• geofflivingston

      Hahahahahahha!

  • http://www.WaxingUnLyrical.com/ Shonali Burke

    What Margie said. God bless you.

    • geofflivingston

      Thank you.

  • http://twitter.com/RogierNoort Rogier Noort

    Good for you.., I always enjoy reality-check posts….

    • geofflivingston

      I just wish they weren’t so painful! LOL.

  • http://twitter.com/RoWPodcast Riffing on Writing

    Stupid onions.

    • geofflivingston

      LOL.

  • http://twitter.com/ExtremelyAvg Brian D. Meeks

    I love building things from Ikea and with Lego blocks. It sounds like your daughter has excellent taste in what is fun.

    • geofflivingston

      Me, too. I think we’ll have some good times together! Cheers!

  • Brent Carnduff

    Very nice post Geoff! No role in life is more important than that of “Dad” or “Mom”. I wish you the greatest success in it!

    • geofflivingston

      I agree, she means the world to me!

  • http://www.jessicaannmedia.com/ Jessica

    this is beautiful. that is all.

    • geofflivingston

      Thank you. Hope you are doing well.

  • http://twitter.com/KDillabough Kaarina Dillabough

    Based on your comment about Soleil’s engineering mindset, this is the perfect toy for her: http://youtu.be/y-AtZfNU3zw
    And as far as the getting off the gerbil wheel and committing to what’s important first, well…we’re kindred spirits on that. Cheers! Kaarina P.S. let me know what you think of GoldieBlox…I think it’s simply the coolest!!!! Something for you and Soleil to play with.

    • geofflivingston

      The reading component is dead on. I just forwarded the video to Caitlin, looks like a huge winner! Thank you for this little discovery!

  • Pat Riccards

    Thanks for putting this into words. I actually had a near identical epiphany a few weeks ago. Now I’m in the process of reframing professionally so I can focus personally.

    • geofflivingston

      I think this is an issue every working family person faces. It’s inevitable I suppose.

  • http://twitter.com/shelleypringle Shelley Pringle

    Beautiful. A good reminder for all of us.

    • geofflivingston

      Thank you, Shelley.

  • http://twitter.com/ericamallison Erica Allison

    Our children are an excellent reminder about what matters most. All else can either support what matters (work) or nourish (family, hobbies, time to recharge). Good for you for putting it into perspective.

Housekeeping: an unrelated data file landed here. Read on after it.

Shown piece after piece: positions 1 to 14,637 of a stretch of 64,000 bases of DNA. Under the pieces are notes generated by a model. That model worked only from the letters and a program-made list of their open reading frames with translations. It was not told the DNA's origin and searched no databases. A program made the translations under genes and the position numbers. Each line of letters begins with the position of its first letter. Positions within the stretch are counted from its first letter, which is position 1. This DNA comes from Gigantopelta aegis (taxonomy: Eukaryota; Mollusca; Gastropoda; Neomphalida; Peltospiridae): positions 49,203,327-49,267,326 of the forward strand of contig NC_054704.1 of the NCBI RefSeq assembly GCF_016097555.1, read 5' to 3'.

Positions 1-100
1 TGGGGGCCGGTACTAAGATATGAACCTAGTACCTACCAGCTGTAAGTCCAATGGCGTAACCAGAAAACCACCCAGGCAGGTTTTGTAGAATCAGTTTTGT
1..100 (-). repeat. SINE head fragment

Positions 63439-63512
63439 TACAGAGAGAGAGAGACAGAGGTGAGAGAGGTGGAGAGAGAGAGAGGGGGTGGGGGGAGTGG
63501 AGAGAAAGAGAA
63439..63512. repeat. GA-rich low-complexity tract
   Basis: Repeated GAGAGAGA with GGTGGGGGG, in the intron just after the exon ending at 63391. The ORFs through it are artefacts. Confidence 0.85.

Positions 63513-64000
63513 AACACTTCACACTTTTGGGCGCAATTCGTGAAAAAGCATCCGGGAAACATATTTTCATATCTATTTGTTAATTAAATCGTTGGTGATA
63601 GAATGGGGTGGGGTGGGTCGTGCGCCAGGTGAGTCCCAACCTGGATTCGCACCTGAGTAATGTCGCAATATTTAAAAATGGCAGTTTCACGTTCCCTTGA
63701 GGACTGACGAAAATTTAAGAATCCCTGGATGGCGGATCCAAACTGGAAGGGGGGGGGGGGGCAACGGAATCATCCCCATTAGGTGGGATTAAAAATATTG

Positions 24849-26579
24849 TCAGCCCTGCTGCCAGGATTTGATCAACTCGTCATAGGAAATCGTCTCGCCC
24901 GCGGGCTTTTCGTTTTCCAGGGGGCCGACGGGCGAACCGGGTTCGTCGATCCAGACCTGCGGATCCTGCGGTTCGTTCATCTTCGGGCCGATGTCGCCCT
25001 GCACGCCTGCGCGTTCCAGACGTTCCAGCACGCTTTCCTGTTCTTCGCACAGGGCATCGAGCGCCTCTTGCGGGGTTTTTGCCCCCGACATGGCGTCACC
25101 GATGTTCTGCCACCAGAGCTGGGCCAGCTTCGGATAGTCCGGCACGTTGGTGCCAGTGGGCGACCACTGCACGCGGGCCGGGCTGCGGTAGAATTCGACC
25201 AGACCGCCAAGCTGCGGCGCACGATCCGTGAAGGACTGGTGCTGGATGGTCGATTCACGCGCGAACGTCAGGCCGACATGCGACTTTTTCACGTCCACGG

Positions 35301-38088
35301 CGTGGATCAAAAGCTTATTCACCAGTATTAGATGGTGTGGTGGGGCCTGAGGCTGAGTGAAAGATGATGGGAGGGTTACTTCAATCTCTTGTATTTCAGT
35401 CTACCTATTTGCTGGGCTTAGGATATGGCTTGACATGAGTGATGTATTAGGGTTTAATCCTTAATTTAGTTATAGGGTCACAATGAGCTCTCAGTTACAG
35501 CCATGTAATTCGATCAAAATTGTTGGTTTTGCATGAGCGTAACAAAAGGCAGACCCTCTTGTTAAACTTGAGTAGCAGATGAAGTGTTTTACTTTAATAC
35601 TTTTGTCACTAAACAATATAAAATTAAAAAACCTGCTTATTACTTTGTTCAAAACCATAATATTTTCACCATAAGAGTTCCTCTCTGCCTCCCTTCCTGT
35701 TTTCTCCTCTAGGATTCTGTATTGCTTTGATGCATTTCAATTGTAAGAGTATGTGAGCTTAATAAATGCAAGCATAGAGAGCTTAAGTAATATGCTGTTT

• geofflivingston

      Always a constant battle that’s worth the fight plus 1000. Hope you are doing well, Erica.

  • http://www.thejackb.com/ The JackB

    I made a decision a while back to reframe how I was approaching business so that I could provide more focus on my family.

    I was spending far too much time working and missing too many moments with my family. Of course I was working hard in the name of my family, but you can’t replace time so…

    • geofflivingston

      No, you can’t, and I find by flipping things around, I just burn midnight oil instead, which seems to work better for the kid.

  • Alicia Kan

    Excellent piece. I scaled back myself last year after realising that I had created a digital landfill of significant proportions, yet as a legacy body of work the value was questionable in some areas (my location check-ins illuminate no one, for example).

    I’m now pruning the platforms I’m on and blogging only when I think I’ve got a relevant idea, not churning out oh-god-I-must-post-something-this-week-or-I’ll-be-out-of-the-running pieces. It’s freed up more time to pursue depth and clarity about concepts that genuinely interest me, instead of constantly racing to skim, mention, then move on to something new.

    I don’t have a Soleil of my own (lovely name), but I too want to build a solid bed for the ideas that are my children.

    • geofflivingston

      As we get more and more platforms on board, it will be harder and harder for people to become omnipresent. We are forced to make choices. The sooner we realize that, the better for our own lives, I think!

  • http://www.b2bkingdom.com/ Andrea Naomi

    Absolutely…I went through exactly the same thing; completely different manifestation “obviously” in mid 2012 …deep breath -> focus -> LIVE ! Thanks for the refresher

    • geofflivingston

      It’s always good to remind ourselves on what matters.